There are three Farscape episodes that I actively dislike. “That Old Black Magic” is in third place of my least liked episodes. The problem is Maldis. The actor Chris Haywood is clearly skilled in his craft, but what a silly cardboard character.

<silly Maldis clip>

It’s a typical Star Trek trope, the powerful ultra-dimensional being who frells with the hero. Maybe Maldis should have a cat in his lap. Different genre, sorry.

The only redeeming features of this cliché-ridden episode are one, several humorous scenes with Rygel



And two, the insights into Crais. Maldis is the deus ex machina to bring Crais and Crichton into direct conflict. It’s by-the-numbers action, oops, wrong TV show, but we do learn something very interesting about Crais.


What we learn in this episode

< Crais’s past clip>

This doesn’t make Crais warm and cuddly, but it shows that he is scarred from the trauma of being ripped from his childhood home.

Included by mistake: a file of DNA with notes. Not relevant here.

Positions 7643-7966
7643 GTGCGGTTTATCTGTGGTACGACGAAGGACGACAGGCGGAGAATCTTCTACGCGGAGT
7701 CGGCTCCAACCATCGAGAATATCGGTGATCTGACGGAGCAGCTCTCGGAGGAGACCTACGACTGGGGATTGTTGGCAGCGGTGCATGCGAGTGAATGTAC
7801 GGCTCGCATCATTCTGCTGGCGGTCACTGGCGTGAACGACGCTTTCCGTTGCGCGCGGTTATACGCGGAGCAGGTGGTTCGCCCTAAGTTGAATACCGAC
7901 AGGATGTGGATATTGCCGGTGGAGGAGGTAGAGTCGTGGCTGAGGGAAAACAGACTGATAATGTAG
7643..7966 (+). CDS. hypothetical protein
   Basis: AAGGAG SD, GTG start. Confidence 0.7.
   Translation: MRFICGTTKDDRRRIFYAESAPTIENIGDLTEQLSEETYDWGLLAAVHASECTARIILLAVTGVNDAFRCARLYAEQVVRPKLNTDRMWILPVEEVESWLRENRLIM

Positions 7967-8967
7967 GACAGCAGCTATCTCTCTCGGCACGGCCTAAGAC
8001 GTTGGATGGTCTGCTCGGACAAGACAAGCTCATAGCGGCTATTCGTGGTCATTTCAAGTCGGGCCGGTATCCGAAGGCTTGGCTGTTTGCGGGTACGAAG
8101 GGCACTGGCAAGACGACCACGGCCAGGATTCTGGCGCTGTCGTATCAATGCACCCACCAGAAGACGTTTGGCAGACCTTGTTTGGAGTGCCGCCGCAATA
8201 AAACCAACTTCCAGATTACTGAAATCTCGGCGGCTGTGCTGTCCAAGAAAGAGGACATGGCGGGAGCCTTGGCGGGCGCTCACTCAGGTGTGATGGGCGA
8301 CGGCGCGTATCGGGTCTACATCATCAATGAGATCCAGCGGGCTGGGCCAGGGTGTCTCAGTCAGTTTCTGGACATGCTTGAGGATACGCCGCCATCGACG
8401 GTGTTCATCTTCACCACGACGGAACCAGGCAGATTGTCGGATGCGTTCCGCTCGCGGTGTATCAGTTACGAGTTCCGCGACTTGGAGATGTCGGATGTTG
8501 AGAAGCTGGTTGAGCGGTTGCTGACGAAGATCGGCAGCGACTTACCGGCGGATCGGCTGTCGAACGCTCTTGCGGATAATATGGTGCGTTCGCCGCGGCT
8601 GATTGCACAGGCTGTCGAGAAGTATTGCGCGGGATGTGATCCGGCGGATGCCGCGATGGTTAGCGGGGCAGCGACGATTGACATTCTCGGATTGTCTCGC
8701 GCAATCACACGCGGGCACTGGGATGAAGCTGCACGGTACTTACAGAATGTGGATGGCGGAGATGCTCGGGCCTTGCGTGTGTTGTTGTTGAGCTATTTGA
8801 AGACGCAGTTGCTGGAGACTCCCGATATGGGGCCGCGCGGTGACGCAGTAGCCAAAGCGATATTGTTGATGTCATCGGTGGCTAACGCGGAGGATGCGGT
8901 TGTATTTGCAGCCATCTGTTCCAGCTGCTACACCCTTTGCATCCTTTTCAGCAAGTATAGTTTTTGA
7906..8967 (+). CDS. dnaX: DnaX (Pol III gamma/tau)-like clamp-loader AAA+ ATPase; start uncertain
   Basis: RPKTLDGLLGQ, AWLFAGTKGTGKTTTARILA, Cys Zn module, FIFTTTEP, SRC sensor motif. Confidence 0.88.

That does not excuse him in committing murder.

<Crais kills Teeg clip>

Crais killed Lt. Teeg to pursue his revenge against Crichton, but Crichton was willing to kill Crais.

<I had him clip>

It’s all rather contrived and not entertaining unless you like wild-eyed, blood-thirsty dandies.



The revelation that Peacekeepers recruit children and covert them into soldiers deepens the impression of them as near fascists. We have, from the beginning. seen Crais as an insane military commander consumed with anger. Has this episode shown us a reason for Crais’s anger? Is Crais a victim of the Peacekeeper war machine that made him what he is?

It opens the philosophical question of what spurs people to evil. It is a big question and Farscape has only begun to explore it. Crais looks like the stereotypical villain. Is he? Maldis is a cartoon villain, not a real person but something for children. That’s not evil, not really. We’ll find out if Crais is evil.

Speaking of evil, Farscape shows us a possible example when it returns to quality in the next episode.

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